Companies going into administration is becoming ever more common place. To help you understand where you stand, Hannah Maundrell from Money.co.uk explains your rights when a retailer you make a purchase from goes into administration.
- If you have gift vouchers or store credit, spend them quickly while the shops are still open.
- If you want to make an exchange, it's worth going into the store and asking if they will. It is unlikely they will be giving refunds, but it's worth checking if you need one.
- If you have placed an order online, first contact the company to see if you are still going to receive it. If the company is in the latter stages of administration you may need to go and collect it.
- If you've paid for an item worth over £100 on a credit card, Section 75 of the Consumer Credit Act means you can ask your credit card company for a refund.
- If you shopped with your debit card or spent under a £100 on your credit card, you might be able to make a Chargeback claim, speak to your card provider.
- If you paid for any items with cash and the shop is refusing a refund or exchange you should find out who is acting as the retailer's administrator.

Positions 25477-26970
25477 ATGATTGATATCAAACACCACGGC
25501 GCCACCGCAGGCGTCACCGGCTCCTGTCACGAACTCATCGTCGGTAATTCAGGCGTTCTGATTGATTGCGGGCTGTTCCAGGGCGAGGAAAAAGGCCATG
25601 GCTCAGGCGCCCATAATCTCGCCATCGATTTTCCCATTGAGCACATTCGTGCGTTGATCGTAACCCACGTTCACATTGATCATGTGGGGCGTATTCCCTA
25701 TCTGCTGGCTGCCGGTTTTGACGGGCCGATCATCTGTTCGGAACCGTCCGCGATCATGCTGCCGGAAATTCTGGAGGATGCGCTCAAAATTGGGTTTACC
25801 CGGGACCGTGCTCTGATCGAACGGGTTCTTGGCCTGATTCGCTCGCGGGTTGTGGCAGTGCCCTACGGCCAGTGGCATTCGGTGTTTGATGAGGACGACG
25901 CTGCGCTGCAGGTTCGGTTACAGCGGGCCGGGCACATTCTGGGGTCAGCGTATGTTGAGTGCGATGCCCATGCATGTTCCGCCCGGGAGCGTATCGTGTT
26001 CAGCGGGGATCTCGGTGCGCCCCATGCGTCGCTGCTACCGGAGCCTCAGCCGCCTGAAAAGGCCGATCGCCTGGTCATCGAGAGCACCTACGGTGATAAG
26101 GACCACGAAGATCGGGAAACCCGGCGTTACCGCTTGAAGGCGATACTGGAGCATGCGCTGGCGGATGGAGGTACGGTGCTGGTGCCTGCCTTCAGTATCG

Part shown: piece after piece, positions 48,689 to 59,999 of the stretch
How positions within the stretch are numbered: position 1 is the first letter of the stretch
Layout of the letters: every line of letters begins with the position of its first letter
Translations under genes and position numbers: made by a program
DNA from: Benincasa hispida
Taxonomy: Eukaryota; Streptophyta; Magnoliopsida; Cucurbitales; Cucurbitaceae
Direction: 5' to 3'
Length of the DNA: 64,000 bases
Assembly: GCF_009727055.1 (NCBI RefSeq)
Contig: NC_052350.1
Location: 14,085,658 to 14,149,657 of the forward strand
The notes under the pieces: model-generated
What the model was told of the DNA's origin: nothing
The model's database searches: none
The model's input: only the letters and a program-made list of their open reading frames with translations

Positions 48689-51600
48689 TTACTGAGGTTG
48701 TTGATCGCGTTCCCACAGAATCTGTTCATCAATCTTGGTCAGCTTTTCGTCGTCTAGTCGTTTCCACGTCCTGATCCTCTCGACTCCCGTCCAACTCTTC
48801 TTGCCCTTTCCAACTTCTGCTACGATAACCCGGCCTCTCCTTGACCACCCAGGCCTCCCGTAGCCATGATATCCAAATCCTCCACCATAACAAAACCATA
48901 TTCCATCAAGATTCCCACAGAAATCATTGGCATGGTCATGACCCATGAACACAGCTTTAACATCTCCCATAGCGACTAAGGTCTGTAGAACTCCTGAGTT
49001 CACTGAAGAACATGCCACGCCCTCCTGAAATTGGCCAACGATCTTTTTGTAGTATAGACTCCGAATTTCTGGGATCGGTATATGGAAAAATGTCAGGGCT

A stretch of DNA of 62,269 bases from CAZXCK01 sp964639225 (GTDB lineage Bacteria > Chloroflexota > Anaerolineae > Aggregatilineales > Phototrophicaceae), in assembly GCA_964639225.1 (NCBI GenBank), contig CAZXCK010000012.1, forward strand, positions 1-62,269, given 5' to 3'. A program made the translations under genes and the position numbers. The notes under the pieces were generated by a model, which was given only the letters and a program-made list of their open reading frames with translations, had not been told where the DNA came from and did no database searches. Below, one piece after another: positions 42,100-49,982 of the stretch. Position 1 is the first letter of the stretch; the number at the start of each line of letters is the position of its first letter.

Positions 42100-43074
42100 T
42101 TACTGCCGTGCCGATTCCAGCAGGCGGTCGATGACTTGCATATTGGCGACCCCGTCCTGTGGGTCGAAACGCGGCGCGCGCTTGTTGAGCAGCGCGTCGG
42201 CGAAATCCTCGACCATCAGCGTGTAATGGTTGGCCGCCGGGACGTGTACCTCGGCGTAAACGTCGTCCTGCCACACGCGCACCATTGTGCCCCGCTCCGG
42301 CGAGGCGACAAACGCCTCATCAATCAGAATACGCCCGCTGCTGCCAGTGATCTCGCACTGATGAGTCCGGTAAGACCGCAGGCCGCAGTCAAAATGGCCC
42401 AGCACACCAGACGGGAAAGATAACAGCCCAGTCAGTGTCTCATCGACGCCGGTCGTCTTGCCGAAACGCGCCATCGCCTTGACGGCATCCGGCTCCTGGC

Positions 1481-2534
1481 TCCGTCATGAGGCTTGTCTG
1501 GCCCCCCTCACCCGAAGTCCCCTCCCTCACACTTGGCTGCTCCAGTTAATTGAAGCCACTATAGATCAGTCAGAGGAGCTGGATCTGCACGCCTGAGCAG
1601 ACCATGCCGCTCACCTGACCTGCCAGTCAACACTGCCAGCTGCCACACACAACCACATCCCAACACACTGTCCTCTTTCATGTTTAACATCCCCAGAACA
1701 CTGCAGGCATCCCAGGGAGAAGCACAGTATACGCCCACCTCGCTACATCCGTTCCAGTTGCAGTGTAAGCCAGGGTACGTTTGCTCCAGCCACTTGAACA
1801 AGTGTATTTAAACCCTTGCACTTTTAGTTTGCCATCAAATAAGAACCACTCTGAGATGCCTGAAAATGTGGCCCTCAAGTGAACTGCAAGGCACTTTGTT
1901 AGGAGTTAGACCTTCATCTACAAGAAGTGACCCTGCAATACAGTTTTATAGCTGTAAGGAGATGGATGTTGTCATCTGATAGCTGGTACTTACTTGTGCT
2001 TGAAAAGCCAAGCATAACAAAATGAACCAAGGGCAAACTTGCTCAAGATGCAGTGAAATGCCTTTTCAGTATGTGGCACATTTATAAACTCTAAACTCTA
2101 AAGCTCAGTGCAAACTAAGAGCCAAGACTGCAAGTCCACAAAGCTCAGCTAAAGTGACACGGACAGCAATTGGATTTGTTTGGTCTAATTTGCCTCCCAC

- The administrator's details should be found on the retailer's website or you can check Companies House.
- Contact the administrator explaining your situation and include receipts or order confirmations.
- There are no guarantees that you will get any money back from the administrators, it depends on how much the retailer owes. For more information about your rights speak to Citizens Advice.
- Shops that go into administration often remain open for as long as they can to sell as much stock as possible.
There are bargains to be had, as retailers will slash their prices, if you don't mind taking the risk that goods might be faulty and you might not get a refund or replacement without taking it up with their administrators.
- There are more money-saving tips in every issue of Yours magazine, out every fortnight on a Tuesday.